Skip to main content
Institute in Paris

Our history

Facilitating academic friendship and collegiality between France and Britain for over a century.

The Institute has a long history of supporting French and British academic collaboration that pre-dates the Entente Cordiale – the historic agreement that significantly improved Anglo-French relations in 1904.

The University of London Institute in Paris was the brainchild of Miss Edith Williams, who came to the Sorbonne to train as a teacher of English. She succeeded in becoming the second-ever woman to receive the Agrégation d’anglais (a qualification necessary for teaching at university level) and started holding weekly English classes in her flat. In 1894, thanks to the support of the British Ambassador and the French Government, she formed the Franco-British Guild.

In the aftermath of the Great War, the Guild was reorganised to become the British Institute in Paris, the first British institute in continental Europe that offered both French and English courses. At that time it was an integral part of the Université de Paris and was also supported by a consortium of British universities including the University of London. A library and a clubroom were added, and leading French and British intellectuals and academics were invited to lecture. The Institute's work continued during German occupation of France. Some staff accepted the hospitality of the University of Reading, where they offered parallel classes in French and English to British and French officers respectively to improve the liaison between them. Others remained in Paris, from where they contrived to run covert distance courses in English through-out the war. 

British Institute at the Sorbonne 1939 - University of London Institute in Paris
British Institute at the Sorbonne 1939 - University of London Institute in Paris

The Institute was incorporated into the University of London in 1969 and sits alongside the School of Advanced Study as a Central Institute of the University. In 1976, the Institute moved into larger, more handsome premises overlooking the Esplanade des Invalides, thanks to a grant from the Rayne Foundation, and shares its building with the British Council. It officially changed its "British Institute" title to the "University of London Institute in Paris" in 2005.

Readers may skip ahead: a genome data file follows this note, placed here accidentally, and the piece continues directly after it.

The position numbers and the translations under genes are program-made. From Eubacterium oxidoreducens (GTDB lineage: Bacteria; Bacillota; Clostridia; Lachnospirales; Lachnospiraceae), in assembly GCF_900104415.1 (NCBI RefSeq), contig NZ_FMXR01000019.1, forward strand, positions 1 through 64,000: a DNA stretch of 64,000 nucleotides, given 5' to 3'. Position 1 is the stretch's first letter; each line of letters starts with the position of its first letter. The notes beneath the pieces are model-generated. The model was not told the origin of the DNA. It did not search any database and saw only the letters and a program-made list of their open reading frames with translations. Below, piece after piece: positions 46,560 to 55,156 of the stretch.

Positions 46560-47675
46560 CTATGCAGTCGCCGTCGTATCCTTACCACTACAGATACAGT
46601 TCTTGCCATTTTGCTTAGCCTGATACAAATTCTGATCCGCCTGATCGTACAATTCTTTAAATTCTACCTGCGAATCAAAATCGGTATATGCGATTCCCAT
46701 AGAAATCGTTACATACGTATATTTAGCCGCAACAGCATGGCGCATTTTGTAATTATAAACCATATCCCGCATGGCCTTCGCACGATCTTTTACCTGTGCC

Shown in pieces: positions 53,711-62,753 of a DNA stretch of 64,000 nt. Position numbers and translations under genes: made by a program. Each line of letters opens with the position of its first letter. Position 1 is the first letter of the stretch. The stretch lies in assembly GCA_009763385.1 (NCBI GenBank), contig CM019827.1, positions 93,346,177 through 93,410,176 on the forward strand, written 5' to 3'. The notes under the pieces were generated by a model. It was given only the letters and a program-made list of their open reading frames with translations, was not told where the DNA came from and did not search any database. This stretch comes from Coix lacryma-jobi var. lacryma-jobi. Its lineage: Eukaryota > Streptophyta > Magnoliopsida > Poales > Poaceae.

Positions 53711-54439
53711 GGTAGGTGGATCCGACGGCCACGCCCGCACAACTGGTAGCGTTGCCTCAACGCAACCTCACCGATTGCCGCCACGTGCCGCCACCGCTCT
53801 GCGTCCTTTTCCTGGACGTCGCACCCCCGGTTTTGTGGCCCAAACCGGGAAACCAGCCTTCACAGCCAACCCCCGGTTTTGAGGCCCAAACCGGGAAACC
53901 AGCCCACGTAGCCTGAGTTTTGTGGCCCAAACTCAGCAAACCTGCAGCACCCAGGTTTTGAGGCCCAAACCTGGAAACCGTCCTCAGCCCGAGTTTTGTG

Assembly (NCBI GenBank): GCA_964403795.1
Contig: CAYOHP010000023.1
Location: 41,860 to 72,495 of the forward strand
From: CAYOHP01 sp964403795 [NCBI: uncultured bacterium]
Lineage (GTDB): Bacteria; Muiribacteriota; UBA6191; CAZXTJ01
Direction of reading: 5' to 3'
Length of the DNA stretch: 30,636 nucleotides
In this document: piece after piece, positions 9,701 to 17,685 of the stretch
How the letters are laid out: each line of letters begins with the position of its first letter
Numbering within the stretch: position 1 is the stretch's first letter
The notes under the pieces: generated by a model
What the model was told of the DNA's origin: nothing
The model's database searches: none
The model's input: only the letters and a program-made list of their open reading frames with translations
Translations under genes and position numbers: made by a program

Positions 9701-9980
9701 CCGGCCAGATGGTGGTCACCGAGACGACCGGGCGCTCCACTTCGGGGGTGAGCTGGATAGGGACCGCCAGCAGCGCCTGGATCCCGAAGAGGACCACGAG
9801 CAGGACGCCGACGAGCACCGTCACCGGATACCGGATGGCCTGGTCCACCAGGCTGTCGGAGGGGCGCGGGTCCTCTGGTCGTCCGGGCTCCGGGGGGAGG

Queen Elizabeth the Queen Mother visited the British Institute in Paris in 1976
Queen Elizabeth the Queen Mother visited the British Institute in Paris in 1976, before it was then renamed University of London Institute in Paris.

Currently, in a newly defined Europe, the University of London Institute in Paris continues its work as a bridge between British and French academic communities, as well as reaching out into wider Europe and beyond.  It has strategic partnerships with Queen Mary University of London, King’s College London and Goldsmiths, University of London, as well as with HESAM University in Paris and Thomas Jefferson University in Philadelphia. In addition, the institute works closely with the British Council France on policy dialogues and other initiatives.  

The University of London Institute in Paris runs interdisciplinary undergraduate programmes in the fields of French Studies and International Politics. The institute also runs a postgraduate programme in Urban History and Culture with an option of a term at Queen Mary University in London. Additionally, it hosts two postgraduate Queen Mary University of London programmes in Paris in law and international relations.